Fusion goes beyond the three kinds of lies (“Lies, damned lies, and statistics,” according to… someone) and into the awful implications of trusting the data as it lies, lies, lies to us: In many fields of research right now, scientists collect data until they see a pattern that appears statistically significant, and then they use that tightly selected data to publish a paper. Critics have come to call this p-hacking, and the practice uses a quiver of little methodological tricks that can inflate the statistical significance of a finding. As enumerated by one research group, the tricks can include: “conducting analyses midway through experiments to decide whether to continue collecting data,” “recording many response variables and deciding which to report postanalysis,” “deciding whether to include or drop outliers postanalyses,” “excluding, combining, or splitting treatment groups postanalysis,” “including or excluding covariates postanalysis,” “and stopping data exploration if an analysis yields a significant p-value.” Add it all […]
A shellfish that was around when megalodons swam and the first crows flew.
It was drawn by J.C. McConnell, a doctor who officially worked as a clerk for the Army Medical Museum, and gained a reputation for his shells, especially prehistoric ones.
If you’re going to be known for anything, I guess, why not that?
SONG: “Jump, Jump, Jump”.
SOURCE: Based on “Fish and Adaptation: Mangrove Fish Jumps into Air in Warming Water”, Nature World News, 21 Oct 2015, as used in the post “Global warming might make the fish jump.”
ABSTRACT: First, let me say that this was done on time, even early. It started as a jokey thing I was singing to my son while he was watching me play guitar on the couch, and I decided what the hell. They call it “playing” music for a reason. (I guess if I spoke …
In 1775, Pennsylvania Magazine wanted its readers to be up to date on the very latest in technological advances, including this machine for… well, it seems to be some kind of a caisson for dredging harbors, more than something that “cleanses docks.” Anyway, it’s very impressive, this American ingenuity.
From the device’s description: The machine consists of a horse-drawn crane on a boat with a crane and shovel. A man is shown operating the shovel. Includes a detail of …
SONG: “All Praise Black Ice”.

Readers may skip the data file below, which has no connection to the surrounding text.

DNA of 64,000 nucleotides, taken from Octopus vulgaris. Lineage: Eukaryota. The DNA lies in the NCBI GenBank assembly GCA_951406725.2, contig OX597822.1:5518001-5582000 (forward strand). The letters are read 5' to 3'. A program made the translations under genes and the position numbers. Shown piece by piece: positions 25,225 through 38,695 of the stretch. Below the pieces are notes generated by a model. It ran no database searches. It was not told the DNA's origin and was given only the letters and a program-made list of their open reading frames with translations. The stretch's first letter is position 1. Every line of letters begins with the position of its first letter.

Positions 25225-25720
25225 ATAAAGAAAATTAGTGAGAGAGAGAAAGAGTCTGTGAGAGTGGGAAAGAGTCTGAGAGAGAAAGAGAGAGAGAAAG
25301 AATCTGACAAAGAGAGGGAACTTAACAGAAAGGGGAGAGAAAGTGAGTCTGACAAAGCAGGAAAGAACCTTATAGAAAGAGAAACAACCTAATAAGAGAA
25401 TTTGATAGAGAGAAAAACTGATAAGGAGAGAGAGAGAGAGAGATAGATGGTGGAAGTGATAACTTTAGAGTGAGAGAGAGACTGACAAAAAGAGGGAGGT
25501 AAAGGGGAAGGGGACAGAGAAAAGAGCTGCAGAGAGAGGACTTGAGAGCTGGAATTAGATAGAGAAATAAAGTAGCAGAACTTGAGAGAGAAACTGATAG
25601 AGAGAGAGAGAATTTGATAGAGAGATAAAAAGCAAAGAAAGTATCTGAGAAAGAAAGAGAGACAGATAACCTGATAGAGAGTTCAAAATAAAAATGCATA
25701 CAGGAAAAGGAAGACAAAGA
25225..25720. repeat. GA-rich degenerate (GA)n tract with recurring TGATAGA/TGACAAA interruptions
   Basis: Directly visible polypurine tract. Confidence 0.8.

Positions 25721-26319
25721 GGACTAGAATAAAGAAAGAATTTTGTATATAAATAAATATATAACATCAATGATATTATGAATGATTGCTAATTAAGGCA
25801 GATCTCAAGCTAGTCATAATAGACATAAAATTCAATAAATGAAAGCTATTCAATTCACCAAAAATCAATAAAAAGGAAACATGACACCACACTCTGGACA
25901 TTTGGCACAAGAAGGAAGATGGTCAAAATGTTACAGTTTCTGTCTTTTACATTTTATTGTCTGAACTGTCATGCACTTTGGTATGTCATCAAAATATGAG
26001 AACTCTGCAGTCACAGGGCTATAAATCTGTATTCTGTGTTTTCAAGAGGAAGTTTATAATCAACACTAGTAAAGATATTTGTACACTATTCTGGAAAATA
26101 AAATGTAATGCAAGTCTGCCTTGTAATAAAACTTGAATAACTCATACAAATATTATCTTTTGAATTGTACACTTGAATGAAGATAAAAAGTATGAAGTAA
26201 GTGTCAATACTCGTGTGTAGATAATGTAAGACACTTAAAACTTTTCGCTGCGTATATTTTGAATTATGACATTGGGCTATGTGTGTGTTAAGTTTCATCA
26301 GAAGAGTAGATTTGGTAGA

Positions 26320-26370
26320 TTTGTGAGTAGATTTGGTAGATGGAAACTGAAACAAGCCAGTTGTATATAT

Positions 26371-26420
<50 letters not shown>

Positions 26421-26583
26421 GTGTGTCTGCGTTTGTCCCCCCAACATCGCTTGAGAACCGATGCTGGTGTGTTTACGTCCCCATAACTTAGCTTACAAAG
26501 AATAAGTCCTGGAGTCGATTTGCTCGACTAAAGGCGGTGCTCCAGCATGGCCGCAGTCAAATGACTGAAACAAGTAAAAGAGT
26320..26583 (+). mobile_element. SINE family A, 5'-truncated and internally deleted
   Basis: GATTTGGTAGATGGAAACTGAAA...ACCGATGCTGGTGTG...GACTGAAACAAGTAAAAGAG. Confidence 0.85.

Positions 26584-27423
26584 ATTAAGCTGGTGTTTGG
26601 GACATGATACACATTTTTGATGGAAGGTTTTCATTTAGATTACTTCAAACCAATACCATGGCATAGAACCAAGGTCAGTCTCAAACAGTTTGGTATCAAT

SOURCE: Based on “New Horizons Finds Blue Skies and Water Ice on Pluto”, NASA.gov, 8 Oct 2015, as used in the post “There’s water ice on another planet. Not Mars. Pluto.”
Laryngitis followed by a business trip and here I am, a couple weeks late. I hope the brass section makes up for that.
(Yes, there’s brass in there, somewhere. I really need help mastering these things, but one does what one can in between everything e…
They don’t look so hot.
Science Art: Chemical Laboratory room. Experimental Research labs, Burroughs Wellcome and Co. Tuckahoe, New York
Welcome to Wellcome.
They’ve got all kinds of wonderful things in their image gallery, including this marvelous experimenter in an even more marvelous experimental lab.
In 1935, this was where the future was made.
SONG: “One (Is The Loneliest Number)”. ARTIST: grant, featuring Sebastian Balfour. (Originally by Harry Nilsson.) SOURCE: It doesn’t have a research source. It’s a penitential cover of a haunting song by Harry Nilsson that Three Dog Night turned into a prog anthem, which Aimee Mann turned into stunning reclamation project. Nilsson still wins. ABSTRACT: I’ve been a penitential cover* behind for months and months. I first had the idea of doing this song in something like this way years ago, in fact. It’s such a peculiar little song – a kind of lament bass behind a meditation on number theory, or a heartbroken projection into mathematics… what *is* he thinking, anyway? The existential grief of binary? Two can be as bad as one. It makes sense, though, doesn’t it? Instinctively? Yes? No? This recording kind of shows off all the weaknesses of my not-really-monitoring setup (a pair of Koss Portapro headphones with no foam covers […]
Nature skips past the blue-and-black dress to ask: Have you seen the one about viral scholarship?: In a paper due to appear in Management Science, Sharad Goel and his collaborators propose a mathematical definition of virality that quantifies the extent to which a concept is spreading between friends as opposed to via popular news outlets. Nature asked Goel, a computational social scientist at Stanford University in California, how his work applies to #TheDress. … What does ‘viral’ mean? When people say viral they can mean a lot of different things. It’s often a synonym for popular. People will say, “Look at this viral video”, when really it was something released by Taylor Swift or something like that. Something that’s a little bit closer to what I think of as viral, is something that’s not being promoted by a celebrity and that you wouldn’t ordinarily think is going to become very popular. Closer still — and […]